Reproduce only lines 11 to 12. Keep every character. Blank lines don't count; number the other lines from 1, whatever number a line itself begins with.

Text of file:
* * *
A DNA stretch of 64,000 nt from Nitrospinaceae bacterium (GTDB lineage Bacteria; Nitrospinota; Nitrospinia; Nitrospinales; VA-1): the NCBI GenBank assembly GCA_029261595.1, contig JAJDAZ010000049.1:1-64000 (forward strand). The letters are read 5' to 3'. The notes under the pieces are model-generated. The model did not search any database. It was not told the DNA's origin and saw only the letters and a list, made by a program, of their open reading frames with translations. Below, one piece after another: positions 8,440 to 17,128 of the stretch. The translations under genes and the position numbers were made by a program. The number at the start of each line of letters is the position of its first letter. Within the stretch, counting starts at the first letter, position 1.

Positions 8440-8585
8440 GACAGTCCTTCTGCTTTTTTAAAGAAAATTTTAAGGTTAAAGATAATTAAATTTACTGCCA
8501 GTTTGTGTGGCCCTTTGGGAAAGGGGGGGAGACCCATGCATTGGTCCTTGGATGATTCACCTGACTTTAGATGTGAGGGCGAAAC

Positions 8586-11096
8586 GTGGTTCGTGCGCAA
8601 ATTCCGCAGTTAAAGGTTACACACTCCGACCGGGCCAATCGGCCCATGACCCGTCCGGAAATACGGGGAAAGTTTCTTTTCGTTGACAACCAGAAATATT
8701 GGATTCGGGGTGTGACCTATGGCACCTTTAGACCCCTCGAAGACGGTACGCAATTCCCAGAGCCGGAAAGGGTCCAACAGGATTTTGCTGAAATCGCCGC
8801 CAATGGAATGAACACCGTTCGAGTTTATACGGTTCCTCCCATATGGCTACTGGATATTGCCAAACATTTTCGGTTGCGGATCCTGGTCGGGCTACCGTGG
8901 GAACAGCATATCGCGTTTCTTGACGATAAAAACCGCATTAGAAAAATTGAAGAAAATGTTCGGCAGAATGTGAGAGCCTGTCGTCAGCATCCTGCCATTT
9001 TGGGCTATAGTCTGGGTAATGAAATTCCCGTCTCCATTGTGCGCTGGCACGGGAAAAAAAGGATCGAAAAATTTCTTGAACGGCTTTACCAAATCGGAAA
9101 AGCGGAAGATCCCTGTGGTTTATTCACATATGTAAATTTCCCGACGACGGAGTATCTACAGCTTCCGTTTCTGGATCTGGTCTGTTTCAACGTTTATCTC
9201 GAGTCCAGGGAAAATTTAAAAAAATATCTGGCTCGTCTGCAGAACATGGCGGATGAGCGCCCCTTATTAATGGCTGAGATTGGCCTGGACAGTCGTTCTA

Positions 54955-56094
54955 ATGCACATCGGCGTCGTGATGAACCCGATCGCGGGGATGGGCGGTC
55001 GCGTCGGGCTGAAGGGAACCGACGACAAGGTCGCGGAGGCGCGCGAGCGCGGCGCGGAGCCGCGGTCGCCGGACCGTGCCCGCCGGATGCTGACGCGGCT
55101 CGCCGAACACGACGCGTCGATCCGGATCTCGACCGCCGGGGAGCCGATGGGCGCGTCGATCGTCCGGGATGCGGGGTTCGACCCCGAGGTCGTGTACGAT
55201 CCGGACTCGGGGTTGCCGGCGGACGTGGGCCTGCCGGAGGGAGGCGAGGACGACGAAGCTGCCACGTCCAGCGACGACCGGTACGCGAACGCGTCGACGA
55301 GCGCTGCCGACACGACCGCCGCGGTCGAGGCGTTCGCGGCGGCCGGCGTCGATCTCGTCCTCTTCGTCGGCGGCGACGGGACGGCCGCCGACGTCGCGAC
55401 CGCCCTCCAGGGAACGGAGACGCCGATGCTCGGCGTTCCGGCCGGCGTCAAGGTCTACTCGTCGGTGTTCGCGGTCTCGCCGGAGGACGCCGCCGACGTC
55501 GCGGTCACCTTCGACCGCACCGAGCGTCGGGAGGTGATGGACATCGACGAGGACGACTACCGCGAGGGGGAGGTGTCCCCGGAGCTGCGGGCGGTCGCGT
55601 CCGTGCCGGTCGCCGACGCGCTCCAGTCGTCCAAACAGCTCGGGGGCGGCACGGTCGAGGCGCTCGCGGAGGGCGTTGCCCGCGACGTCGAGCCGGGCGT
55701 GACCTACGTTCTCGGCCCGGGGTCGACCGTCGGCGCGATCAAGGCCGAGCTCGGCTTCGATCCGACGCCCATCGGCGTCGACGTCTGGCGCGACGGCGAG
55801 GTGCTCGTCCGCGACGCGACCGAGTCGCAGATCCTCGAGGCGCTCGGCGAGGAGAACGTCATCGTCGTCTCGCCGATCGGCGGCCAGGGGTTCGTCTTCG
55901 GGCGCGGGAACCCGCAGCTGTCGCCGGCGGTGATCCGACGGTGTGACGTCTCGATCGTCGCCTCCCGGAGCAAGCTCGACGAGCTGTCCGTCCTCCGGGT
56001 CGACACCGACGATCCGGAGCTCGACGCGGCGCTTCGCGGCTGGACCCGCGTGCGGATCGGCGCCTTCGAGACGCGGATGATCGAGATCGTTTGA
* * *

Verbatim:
9001 TGGGCTATAGTCTGGGTAATGAAATTCCCGTCTCCATTGTGCGCTGGCACGGGAAAAAAAGGATCGAAAAATTTCTTGAACGGCTTTACCAAATCGGAAA
9101 AGCGGAAGATCCCTGTGGTTTATTCACATATGTAAATTTCCCGACGACGGAGTATCTACAGCTTCCGTTTCTGGATCTGGTCTGTTTCAACGTTTATCTC